Comedy groundbreaker Victoria Wood loses her battle with cancer
The comedian Victoria Wood has died of cancer at the age of 62.
She blazed onto the scene in the 1970s as one of Britain's first female stand-up comics, and the plump chanteuse of bitter-sweet songs, often with a social point, quickly became very popular.
At the heart of her acerbic observations on human frailty lay her mischievous brand of witty musical epigrams that conjured a lost world of feeble men, gynaecological afflictions, split ends, corner shops and unsatisfactory sex.
Last night, tributes poured in from a host of stars. Comic James Corden said: "I'll always feel incredibly grateful that I got to see Victoria Wood on TV and in theatres."
Ricky Gervais also remembered her, writing: "RIP the brilliant Victoria Wood. So innovative, funny and down-to-earth. This has not been a good year."
Absolutely Fabulous actress Jennifer Saunders said: "Vic was simply one of the funniest writers and performers this country has ever produced.
"She was an inspiration and will be terribly missed. I am devastated that she has gone and my thoughts are with her family."
In the days when a huge amount of stand-up comedians were men spouting sexist and/or racist material, Victoria Wood counted herself fortunate that she narrowly pre-dated the wave of alternative comedians in the early '80s.
Indeed, seated breezily at the piano, she seemed to frame her essentially Northern, self-deprecating view of life in the old-fashioned cabaret style of Noel Coward.
It was perhaps in subconscious homage to Coward (who had fashioned his own version of the Cole Porter standard in the 1950s) that she wrote her most popular number, 'Let's Do It' - putting her own twist on it by making it a marathon saga of inverted suburban lust, with the wife, Freda, wanting sex and the husband, Barry, finding every excuse not to oblige.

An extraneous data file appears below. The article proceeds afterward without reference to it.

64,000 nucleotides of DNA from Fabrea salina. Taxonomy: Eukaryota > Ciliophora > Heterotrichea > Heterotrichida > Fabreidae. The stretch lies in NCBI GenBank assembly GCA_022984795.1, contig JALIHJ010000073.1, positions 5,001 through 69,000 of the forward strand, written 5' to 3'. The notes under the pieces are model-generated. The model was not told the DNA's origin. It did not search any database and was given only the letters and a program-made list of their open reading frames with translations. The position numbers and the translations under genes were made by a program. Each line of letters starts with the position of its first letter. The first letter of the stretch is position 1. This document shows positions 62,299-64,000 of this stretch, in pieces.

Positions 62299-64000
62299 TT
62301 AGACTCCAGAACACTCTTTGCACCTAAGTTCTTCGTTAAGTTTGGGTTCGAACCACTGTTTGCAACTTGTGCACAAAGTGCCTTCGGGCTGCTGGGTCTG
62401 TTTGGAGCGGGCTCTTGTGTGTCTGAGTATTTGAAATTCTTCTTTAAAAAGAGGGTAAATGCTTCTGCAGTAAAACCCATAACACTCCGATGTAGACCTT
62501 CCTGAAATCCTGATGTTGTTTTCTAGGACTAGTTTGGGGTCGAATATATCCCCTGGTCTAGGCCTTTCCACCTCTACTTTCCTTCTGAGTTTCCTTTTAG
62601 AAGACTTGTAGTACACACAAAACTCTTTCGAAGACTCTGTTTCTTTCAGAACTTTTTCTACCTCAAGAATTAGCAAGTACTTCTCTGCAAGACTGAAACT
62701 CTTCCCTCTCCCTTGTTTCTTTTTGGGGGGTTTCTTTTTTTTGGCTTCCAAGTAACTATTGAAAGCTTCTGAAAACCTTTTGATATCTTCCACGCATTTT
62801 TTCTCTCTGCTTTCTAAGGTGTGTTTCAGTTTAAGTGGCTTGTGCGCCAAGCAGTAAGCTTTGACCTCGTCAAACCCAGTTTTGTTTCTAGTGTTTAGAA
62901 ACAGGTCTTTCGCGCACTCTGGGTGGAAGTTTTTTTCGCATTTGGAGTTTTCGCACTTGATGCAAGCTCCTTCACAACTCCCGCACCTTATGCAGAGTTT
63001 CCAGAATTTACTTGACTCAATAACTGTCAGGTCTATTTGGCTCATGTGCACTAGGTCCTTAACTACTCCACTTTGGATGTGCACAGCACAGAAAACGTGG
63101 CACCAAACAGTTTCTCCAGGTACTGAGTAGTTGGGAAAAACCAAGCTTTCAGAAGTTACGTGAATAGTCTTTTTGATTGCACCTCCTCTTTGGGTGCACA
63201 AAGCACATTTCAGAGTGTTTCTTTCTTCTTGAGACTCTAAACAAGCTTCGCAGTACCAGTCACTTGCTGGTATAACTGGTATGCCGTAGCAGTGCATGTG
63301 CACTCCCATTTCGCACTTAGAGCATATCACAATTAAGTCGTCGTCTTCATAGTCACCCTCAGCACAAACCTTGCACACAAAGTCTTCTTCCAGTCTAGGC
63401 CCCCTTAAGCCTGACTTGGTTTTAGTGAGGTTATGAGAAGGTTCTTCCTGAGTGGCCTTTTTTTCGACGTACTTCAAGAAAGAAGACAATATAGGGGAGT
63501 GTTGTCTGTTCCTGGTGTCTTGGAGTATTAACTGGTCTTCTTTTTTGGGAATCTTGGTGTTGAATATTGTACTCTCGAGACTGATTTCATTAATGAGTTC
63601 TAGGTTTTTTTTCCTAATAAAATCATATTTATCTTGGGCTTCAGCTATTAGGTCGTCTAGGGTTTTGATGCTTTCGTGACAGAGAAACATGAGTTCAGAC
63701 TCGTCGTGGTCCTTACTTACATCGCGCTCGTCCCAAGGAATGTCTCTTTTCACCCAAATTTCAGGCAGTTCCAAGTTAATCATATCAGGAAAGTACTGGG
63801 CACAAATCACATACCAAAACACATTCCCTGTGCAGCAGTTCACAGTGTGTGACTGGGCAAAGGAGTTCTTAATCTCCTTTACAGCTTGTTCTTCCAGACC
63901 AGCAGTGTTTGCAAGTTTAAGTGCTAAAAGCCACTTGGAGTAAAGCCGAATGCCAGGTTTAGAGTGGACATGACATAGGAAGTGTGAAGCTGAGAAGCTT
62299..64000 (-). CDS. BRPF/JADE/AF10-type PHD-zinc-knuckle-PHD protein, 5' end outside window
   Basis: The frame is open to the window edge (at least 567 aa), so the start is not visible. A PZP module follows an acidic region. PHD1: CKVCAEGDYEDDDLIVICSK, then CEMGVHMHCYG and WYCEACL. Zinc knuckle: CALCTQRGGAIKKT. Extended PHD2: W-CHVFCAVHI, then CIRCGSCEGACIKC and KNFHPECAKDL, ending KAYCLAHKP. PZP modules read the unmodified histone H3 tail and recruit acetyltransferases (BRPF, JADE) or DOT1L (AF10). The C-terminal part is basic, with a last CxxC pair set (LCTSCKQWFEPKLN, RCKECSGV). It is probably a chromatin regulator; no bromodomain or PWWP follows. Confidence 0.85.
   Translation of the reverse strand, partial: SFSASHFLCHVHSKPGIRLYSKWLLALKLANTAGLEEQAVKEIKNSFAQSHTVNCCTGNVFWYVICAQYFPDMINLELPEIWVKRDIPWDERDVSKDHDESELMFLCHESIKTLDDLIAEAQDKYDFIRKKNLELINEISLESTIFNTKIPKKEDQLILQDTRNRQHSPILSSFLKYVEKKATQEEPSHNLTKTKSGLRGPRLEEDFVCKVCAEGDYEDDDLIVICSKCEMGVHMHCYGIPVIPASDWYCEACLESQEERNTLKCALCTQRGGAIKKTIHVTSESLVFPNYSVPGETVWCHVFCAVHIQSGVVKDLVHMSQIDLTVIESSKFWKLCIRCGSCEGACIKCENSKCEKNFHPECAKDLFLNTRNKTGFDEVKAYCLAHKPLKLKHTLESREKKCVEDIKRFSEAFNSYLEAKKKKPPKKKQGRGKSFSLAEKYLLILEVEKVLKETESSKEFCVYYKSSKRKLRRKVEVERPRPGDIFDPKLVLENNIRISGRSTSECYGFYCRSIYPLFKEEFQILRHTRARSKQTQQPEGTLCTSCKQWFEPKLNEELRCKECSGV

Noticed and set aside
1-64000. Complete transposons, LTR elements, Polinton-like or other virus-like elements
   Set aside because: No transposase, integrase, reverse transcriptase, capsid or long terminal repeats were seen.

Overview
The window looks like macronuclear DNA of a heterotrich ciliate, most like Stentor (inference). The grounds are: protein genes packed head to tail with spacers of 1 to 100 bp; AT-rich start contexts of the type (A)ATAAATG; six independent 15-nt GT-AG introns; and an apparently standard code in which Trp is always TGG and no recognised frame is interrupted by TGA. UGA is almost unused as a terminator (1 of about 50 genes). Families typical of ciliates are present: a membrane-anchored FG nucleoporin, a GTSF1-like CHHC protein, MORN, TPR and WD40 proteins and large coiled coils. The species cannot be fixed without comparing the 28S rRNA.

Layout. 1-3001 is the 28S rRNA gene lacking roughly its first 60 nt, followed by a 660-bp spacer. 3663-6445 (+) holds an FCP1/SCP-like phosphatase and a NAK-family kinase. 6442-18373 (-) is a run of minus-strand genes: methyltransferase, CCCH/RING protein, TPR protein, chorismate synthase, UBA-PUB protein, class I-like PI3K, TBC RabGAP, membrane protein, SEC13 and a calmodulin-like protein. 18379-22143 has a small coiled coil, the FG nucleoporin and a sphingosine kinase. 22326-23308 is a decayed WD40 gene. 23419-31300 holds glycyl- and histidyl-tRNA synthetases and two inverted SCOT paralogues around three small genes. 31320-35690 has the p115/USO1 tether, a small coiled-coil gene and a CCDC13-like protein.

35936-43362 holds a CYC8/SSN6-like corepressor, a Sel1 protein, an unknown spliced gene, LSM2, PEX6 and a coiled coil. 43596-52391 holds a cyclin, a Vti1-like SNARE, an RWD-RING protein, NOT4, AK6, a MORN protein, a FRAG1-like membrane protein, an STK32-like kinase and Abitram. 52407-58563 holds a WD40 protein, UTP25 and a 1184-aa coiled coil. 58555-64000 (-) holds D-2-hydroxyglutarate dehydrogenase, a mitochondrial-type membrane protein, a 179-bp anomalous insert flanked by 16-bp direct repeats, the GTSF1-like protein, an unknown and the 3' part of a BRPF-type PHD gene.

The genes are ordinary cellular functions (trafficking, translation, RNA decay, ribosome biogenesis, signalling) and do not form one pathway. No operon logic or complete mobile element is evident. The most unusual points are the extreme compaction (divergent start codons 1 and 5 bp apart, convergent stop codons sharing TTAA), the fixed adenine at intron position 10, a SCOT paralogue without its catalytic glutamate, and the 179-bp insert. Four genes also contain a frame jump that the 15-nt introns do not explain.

While her on-stage persona suggested the matey, if mumsy, 'girl next door', she earned a reputation for being somewhat dour in private. She disliked publicity, was wary of journalists and gave interviews only when they served to promote her work. There were hints of a troubled childhood, and in the 1990s she underwent psychotherapy "to clear out things that might have been bothering me from my past", although these were never specified.
Her first substantial success on television was with her series 'Wood and Walters' (1982), starring with her close friend from her drama school days, Julie Walters. In 'Victoria Wood - as Seen on TV' (1985), she created a cult classic with 'Acorn Antiques', a soap opera parody in which the cast, featuring Wood and Walters, fluffed their lines on the wobbly set, a throwback to the days of 'Crossroads'.
Her scripts were clever, quirky and original, and the show won Bafta's prize for Best Comedy of the Year, cementing her claim to be the funniest woman in Britain.
In the last three years she appeared in episodes of 'QI' and 'I'm Sorry, I Haven't A Clue', and in 2015 took part in a celebrity version of 'The Great British Bake Off' for Comic Relief, when she was crowned Star Baker.
In December last year she co-starred with Timothy Spall in Sky TV's three-part adaptation of 'Fungus the Bogeyman'.
Her TV work earned her many British comedy and Bafta awards, including a tribute award in 2005 and, in 2007, a Bafta award for Best Actress and Best Single Drama for 'Housewife, 49'. She was the Variety Club's BBC Personality of the Year for 1987.
She once beat the Queen Mother into second place in a poll of 'People You'd Most Like to Live Next Door To'.
In 1980 she married Geoffrey Durham, a magician who entertained under the name The Great Soprendo. They separated in 2002, and he survives her with their son and daughter.